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I find it appalling that city officials feel justified using school children in their efforts to legalize additional liquor sales in Taylorsville.
How else should we interpret the comments in last week’s Magnet regarding the city commission’s effort to have Taylorsville reclassified as a fourth-class city?
According to the paper, the city’s attorney, Dudley Dale, summarized that the new designation wouldn’t mean a lot to the community, other than increasing the flow of alcohol.
“My understanding is that there is not much difference as far as authority or additional powers…all it’s going to allow is mixed drinks,” said Dale.
Apparently the lure of more money has clouded the thinking of city officials who, instead of thinking about the long-term consequences that increased alcohol use and abuse might have on our children, are instead looking at how they can use our children to quench their thirst for more liquor.
Much of the criteria based on a reclassification of Taylorsville is based on population, and there simply are not enough people residing in the small city to warrant such a change. However, city officials suggest that if we count in the little kids who are bused into the community for school each day, we can then increase those numbers significantly, thus allowing more alcohol.
“There’s an issue from a factual standpoint that our population greatly increases during the day,” said City Clerk Steve Biven. “Just the number of students and teachers in the city limits during the school day could make that number jump by 2,000.”
Regardless of your stance on legal alcohol sales, to use schoolchildren as a means to increase the sales of alcohol should be troubling and should indicate that there is a severe disorder of priorities among some in public office.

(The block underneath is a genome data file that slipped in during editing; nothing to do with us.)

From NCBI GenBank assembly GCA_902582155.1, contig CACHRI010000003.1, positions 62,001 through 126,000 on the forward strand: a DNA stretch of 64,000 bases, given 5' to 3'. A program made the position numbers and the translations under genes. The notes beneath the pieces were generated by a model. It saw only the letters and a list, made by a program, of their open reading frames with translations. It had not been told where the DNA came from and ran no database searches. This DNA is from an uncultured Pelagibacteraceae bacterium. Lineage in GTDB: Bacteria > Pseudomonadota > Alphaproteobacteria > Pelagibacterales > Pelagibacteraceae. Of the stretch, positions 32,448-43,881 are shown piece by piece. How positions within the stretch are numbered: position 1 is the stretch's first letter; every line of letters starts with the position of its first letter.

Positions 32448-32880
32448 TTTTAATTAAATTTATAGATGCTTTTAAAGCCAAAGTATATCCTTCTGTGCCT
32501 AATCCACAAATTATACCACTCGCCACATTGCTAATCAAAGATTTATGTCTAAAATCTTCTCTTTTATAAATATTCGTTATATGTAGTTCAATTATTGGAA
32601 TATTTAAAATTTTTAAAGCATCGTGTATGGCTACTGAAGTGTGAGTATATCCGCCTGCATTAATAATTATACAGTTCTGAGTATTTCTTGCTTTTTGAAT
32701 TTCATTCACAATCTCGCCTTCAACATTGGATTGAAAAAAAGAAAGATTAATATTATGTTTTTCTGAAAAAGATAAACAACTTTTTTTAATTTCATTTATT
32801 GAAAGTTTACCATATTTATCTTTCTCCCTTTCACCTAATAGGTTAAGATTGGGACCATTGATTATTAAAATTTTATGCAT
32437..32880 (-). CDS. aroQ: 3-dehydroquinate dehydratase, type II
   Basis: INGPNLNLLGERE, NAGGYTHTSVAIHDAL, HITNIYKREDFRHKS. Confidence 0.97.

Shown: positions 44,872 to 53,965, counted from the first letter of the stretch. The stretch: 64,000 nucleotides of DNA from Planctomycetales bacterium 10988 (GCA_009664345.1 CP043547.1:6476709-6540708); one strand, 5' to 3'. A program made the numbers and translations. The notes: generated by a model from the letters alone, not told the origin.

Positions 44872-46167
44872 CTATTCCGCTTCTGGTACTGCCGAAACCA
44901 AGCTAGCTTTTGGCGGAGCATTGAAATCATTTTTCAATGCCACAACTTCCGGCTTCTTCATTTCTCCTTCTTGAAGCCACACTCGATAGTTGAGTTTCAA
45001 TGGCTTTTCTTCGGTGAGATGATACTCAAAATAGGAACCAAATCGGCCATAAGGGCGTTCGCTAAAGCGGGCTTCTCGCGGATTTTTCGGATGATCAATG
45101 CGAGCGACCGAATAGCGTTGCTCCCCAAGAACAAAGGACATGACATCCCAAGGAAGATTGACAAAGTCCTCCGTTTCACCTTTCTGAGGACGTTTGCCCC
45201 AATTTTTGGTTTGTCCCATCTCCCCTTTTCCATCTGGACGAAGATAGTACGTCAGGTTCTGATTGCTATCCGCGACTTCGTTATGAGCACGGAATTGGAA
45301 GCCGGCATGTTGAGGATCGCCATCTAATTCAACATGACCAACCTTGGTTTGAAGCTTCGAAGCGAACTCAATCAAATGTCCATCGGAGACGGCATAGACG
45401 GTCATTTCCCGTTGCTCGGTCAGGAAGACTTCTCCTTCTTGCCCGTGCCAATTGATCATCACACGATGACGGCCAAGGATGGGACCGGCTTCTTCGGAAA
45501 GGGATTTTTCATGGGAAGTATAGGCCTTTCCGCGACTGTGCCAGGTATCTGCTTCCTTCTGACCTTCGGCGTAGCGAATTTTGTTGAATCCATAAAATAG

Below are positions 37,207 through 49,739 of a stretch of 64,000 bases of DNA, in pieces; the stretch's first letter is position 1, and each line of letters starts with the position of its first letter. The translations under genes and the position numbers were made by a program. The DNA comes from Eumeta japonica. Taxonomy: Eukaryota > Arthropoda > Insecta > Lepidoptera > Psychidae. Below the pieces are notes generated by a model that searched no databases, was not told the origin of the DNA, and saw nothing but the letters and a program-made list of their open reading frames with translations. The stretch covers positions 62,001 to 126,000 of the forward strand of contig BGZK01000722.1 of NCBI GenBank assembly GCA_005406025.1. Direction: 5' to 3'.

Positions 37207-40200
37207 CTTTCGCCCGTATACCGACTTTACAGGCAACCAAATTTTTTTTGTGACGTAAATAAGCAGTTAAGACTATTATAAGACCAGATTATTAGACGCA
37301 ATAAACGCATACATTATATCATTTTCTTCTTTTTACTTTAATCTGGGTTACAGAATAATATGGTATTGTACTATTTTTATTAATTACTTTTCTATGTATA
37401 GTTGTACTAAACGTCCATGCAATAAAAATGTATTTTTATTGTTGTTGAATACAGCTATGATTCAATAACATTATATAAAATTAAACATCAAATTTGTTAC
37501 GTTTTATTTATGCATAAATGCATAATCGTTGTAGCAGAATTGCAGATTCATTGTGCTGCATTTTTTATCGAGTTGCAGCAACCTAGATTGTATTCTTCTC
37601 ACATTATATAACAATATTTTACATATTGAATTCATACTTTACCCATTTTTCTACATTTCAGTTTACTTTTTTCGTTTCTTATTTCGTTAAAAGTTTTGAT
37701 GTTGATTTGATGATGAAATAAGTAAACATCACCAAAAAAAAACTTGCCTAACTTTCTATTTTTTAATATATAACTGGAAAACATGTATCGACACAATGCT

This letter is not to protest the election process or the results. The voting was fair, but the apathy of those who decided not to participate in the election may very well haunt many Spencer County families who will suffer the effects of accidents, abuse and torn families as a result of this vote.
Proponents of legalized alcohol sales in Spencer County were quiet during the campaign and their strategy of silence was effective in lulling a majority of the voters to stay home on election day.
During the campaign, proponents failed to address the facts that homes and children are the likely victims of alcohol and abuse that often follows. These inconvenient truths were not ones that could be easily or convincingly argued, so their plan was to simply ignore them. Proponents stayed away from attempts to debate the issue and they were noticeably absent from the community forum where these issues could have been addressed.
But with the issue now settled at the polls, proponents are not shy at all about pushing their pro-alcohol agenda as far as they can. Citizens need to finally shed their apathy and tell officials it’s not acceptable to use school children to ensure more consumption of alcohol.
Instead of looking for ways to increase the sales of alcohol, responsible city and county leaders should be looking at ways to promote responsible limits, such as:
• Limiting the number of drinks sold at restaurants to two per visit.
• Prohibiting the sale of single beer containers, which often are purchased and then opened up in the car for consumption while driving.
• Revoke the liquor license of any establishment that is found to have sold alcohol to minors.
I realize these might not even be feasible since the state dictates many of these regulations and local government might not have the authority to enforce such provisions. However, instead of the city appealing to legislature for help in pouring more drinks, maybe they could lead the way in securing more rights for the local government to ensure alcohol sales are done in a responsible manner.
Instead of using children, why don’t we try protecting them?